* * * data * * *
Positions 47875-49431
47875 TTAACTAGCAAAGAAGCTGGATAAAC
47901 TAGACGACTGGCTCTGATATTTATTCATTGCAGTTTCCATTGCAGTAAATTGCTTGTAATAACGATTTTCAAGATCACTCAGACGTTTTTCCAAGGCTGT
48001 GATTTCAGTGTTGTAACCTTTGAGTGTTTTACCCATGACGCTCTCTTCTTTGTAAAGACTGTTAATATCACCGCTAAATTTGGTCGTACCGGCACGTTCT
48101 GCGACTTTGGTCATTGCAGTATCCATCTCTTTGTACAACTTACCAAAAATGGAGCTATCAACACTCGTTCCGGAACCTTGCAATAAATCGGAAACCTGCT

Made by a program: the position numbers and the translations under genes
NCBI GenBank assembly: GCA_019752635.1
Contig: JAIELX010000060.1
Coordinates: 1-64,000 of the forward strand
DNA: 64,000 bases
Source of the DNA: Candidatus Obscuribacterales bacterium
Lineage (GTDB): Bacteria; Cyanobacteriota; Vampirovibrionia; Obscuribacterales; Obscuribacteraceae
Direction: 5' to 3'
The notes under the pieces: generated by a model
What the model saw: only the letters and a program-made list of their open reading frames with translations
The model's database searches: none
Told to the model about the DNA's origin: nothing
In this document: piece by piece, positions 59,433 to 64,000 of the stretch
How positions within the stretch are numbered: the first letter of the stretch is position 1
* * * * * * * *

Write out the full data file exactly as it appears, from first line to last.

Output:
Positions 47875-49431
47875 TTAACTAGCAAAGAAGCTGGATAAAC
47901 TAGACGACTGGCTCTGATATTTATTCATTGCAGTTTCCATTGCAGTAAATTGCTTGTAATAACGATTTTCAAGATCACTCAGACGTTTTTCCAAGGCTGT
48001 GATTTCAGTGTTGTAACCTTTGAGTGTTTTACCCATGACGCTCTCTTCTTTGTAAAGACTGTTAATATCACCGCTAAATTTGGTCGTACCGGCACGTTCT
48101 GCGACTTTGGTCATTGCAGTATCCATCTCTTTGTACAACTTACCAAAAATGGAGCTATCAACACTCGTTCCGGAACCTTGCAATAAATCGGAAACCTGCT

Made by a program: the position numbers and the translations under genes
NCBI GenBank assembly: GCA_019752635.1
Contig: JAIELX010000060.1
Coordinates: 1-64,000 of the forward strand
DNA: 64,000 bases
Source of the DNA: Candidatus Obscuribacterales bacterium
Lineage (GTDB): Bacteria; Cyanobacteriota; Vampirovibrionia; Obscuribacterales; Obscuribacteraceae
Direction: 5' to 3'
The notes under the pieces: generated by a model
What the model saw: only the letters and a program-made list of their open reading frames with translations
The model's database searches: none
Told to the model about the DNA's origin: nothing
In this document: piece by piece, positions 59,433 to 64,000 of the stretch
How positions within the stretch are numbered: the first letter of the stretch is position 1